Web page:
Sidequest discovered! Press Credit Card to start the “Repair Broken Sump Pump” quest…

[caption id=”attachment_199” align=”alignleft” width=”300” caption=”Replacing the Sump Pump”]{.size-medium .wp-image-199 width=”300” height=”225”}[/caption]

Today started off much the same as the last two: getting up and out the door for school, returning home, grabbing an extra cup of coffee and heading into the basement. I got through the remainder of the East Side room boxes and had stacked the toys to the side, as they are planned to remain in this area. I started cleaning and vacuuming up the last remaining corner of the area and decided to take a closer look at the sump pump, which hadn’t been working right recently. I took the cover off and noticed some oil floating on the surface of the almost full sump, which obviously wasn’t a good sign. I disconnected the pump from the pipe and tried running it by itself. The motor hummed, but no water moved. I took the bottom cover off and tried to spin the propeller of the pump: it was locked up. Broken sump pump = basement cleanup project delayed.

This had happened before, and we called in a plumber to do the work because the original pump had been installed before they poured the floor and the sump cover was partially blocked by cement. He chipped it out, put in a 1/3 HP pump and charged us $420.00. That old pump had a one-year warranty, and lasted all of three years. But today, I was emboldened by getting the old pump out so easily so I headed to the local Lowe’s to try to fix it myself. We found a very friendly, knowledgeable and helpful associate named Colleen right next to the sump pumps. She recommended a 1/2 HP cast iron/stainless steel beauty with a lifetime warranty, for a bargain price of $165.00. She also explained exactly how I could take the PVC pipe that was screwed into the old pump and reuse it on the new one without having to cut a new pipe.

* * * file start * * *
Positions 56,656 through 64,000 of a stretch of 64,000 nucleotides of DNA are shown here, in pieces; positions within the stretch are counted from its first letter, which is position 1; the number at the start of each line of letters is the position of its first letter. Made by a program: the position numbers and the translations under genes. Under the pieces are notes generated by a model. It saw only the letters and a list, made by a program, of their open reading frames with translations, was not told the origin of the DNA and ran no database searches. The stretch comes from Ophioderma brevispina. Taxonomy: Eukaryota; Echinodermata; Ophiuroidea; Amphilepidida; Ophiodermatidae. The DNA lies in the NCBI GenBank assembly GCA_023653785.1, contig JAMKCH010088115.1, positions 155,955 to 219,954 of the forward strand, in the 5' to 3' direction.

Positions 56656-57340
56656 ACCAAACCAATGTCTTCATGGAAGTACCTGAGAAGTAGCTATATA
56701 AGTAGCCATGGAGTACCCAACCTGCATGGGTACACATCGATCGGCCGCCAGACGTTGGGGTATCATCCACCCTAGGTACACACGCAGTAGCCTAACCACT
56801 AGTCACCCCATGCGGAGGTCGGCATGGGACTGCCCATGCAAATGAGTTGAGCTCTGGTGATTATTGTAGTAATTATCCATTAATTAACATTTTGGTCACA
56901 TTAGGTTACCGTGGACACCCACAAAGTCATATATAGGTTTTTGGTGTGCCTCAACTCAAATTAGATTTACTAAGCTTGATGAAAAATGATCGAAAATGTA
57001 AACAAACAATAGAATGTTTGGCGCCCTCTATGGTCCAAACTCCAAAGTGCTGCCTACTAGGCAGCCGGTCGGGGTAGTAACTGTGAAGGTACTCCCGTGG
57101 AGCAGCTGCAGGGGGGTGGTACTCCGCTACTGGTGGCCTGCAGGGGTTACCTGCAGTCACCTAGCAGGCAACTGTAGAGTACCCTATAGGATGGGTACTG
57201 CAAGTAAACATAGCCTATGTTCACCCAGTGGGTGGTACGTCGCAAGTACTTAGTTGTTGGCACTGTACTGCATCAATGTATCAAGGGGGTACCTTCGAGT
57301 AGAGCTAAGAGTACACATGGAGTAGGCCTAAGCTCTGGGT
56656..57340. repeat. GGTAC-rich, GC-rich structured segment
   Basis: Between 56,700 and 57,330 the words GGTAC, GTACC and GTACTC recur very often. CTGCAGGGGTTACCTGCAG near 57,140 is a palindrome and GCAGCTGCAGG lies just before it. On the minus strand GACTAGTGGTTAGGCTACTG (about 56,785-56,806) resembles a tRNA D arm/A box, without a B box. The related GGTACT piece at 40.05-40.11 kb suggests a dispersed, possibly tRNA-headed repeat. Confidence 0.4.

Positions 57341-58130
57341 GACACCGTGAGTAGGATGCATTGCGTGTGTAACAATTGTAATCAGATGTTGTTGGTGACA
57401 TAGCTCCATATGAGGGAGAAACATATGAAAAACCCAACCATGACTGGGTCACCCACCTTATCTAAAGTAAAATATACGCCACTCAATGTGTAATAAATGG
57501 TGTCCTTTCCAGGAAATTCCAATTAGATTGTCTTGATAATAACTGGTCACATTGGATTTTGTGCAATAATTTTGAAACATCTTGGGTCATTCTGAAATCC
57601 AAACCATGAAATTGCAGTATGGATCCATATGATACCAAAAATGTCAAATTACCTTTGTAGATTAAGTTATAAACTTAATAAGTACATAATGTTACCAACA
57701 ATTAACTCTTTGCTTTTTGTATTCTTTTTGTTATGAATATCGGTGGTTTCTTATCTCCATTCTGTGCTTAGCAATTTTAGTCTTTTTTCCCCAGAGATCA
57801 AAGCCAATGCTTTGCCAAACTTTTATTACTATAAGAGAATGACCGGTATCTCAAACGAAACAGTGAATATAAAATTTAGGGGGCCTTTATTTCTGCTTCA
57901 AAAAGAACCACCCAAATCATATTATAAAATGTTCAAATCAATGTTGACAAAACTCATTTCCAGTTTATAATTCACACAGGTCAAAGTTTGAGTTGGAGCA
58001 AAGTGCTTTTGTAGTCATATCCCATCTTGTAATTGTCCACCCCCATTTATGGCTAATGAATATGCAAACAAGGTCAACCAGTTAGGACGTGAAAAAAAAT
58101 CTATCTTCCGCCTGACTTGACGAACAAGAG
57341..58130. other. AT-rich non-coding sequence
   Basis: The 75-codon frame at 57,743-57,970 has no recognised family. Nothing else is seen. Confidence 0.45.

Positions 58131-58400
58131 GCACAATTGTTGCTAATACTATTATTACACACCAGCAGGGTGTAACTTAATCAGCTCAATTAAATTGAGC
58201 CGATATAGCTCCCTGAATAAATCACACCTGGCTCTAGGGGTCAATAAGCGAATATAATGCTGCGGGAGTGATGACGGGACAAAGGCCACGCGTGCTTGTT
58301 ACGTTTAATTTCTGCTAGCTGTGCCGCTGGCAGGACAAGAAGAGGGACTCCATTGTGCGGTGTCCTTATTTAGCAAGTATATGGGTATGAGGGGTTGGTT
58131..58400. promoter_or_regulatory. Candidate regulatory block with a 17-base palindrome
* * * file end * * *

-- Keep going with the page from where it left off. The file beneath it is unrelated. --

When we got home, we called the county water resources office to see if there was anything special we should do with the small amount of oil in the sump. They explained that as long as it was poured out on earth, the soil would filter everything out before it hit the water table, similar to if your lawn mower had a small oil drip. In other words, nothing to be worried about.

I unscrewed the PVC pipe from the old pump and it fit perfectly in the new one. I dropped it in the sump, quickly tightened the hose clamp on the top of the pipe and plugged it in. It whirred to life and I saw a nice giant puddle of water spreading into the side yard. Success!

So, not much to show on the cleanup side of things, but a bit more clear on the East side of the basement near the bottom of the stairs. Tomorrow, I hope to really get that rug down, unless something else breaks.

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